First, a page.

Created descent morphism.

In adding links, I discovered that Euclidean-topological infinity-groupoid and separated (infinity,1)-presheaf use the phrase “descent morphism” to refer to the *comparison functor* mapping into the category of descent data. If no one has any objections, I would like to change this to avoid confusion, but I’m not sure what to change it to: would “comparison functor” be good enough?

I a searching a proof for the fact(s) claimed in this post: https://nforum.ncatlab.org/discussion/560/codomain-stacks/

Is there a proof on the condition for a self-indexing to be a stack? I would like a reference. If there is not, some particular cases or proofs with similar ideas would also be appreciated.

Thanks!

]]>New entries descent along a torsor and Schneider’s descent theorem. Some changes and literature additions to a number of related entries.

]]>I have a very strange question. When people tell me that stacks are abstract nonsense that only algebraic geometers care about (or something similar) I try to point out that stacks occur in most branches of math even if you don’t think of them as stacks (most prominently the stack of vector bundles for differential geometers).

A joke I often make is that there is probably even a stack of measures on a (sufficiently nice) topological space that might interest measure theorists. This question is for people who know some measure theory. Today I was talking about this with an analyst, but the language barrier made it hard to actually verify.

Suppose $X$ is nice enough so that nothing fishy goes on with Borel measures. Then take $Op(X)$ to be the standard site of open sets. Form the category of pairs $(U, \mu)$ where $U$ an open and $\mu$ a Borel measure on $U$. We’ll do something kind of dumb for the arrows and say $(U,\mu)\to (V, \nu)$ is an inclusion $V\subset U$ together with an actual equality of measures $\mu|_V=\nu$.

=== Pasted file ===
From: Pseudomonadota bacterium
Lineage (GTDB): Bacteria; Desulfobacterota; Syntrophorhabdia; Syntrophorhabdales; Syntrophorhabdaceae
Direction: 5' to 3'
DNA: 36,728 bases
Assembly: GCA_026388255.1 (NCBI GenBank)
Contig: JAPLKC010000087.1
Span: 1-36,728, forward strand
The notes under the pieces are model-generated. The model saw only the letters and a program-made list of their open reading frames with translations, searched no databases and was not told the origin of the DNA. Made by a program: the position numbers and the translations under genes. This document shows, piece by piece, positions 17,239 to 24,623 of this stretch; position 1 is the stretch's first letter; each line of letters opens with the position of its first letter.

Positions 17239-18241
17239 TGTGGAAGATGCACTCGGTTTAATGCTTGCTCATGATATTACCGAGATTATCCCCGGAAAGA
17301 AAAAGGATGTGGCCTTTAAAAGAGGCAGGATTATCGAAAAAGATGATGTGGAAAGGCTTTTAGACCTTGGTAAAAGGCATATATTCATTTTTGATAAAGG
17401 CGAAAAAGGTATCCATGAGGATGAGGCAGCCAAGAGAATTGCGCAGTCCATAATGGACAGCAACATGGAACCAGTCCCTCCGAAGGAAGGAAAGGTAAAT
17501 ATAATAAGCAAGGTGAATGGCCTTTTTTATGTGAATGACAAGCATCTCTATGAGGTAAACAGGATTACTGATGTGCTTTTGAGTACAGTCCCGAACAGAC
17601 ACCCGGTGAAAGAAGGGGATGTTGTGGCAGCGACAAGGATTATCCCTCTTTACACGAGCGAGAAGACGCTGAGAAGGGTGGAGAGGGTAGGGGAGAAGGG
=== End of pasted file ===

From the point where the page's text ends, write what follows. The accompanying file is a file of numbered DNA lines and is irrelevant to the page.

Just take the forgetful functor and since everything is so rigid this forms a category fibered in sets over $Op(X)$ and is actually seems to be a stack. Now it probably isn’t interesting at all considering you can’t ever have a non-trivial automorphism of $(U,\mu)$. I was wondering if anyone has ever thought of this, or checked this, or come up with something more interesting in a similar vein that I can start using as an example. In theory you could try to use cohomology or something to study measures in this way or talk about “deformations of measures” or something.

The thing that the analyst did say is that measure theorists might care if you could somehow do this up to “bi-Lipschitz equivalence”. We thought about that. The arrows $(U,\mu)\to (V,\nu)$ would then be a bi-Lipshcitz homeomorphism $f:U\to U$ so that $(f_* \mu)|_V=\nu$. It also seems to form a stack (in sets) and moreover you could get lots of automorphisms (for instance take the disk in $\mathbb{R}^2$ and area measure, then any rigid automorphism gives the same measure back) so the stackiness is actually useful. Can anyone else quickly see if this is obviously true or not true for some reason?

]]>Remake of Street’s Gummersbach paper: Characterization of Bicategories of Stacks (zoranskoda).

]]>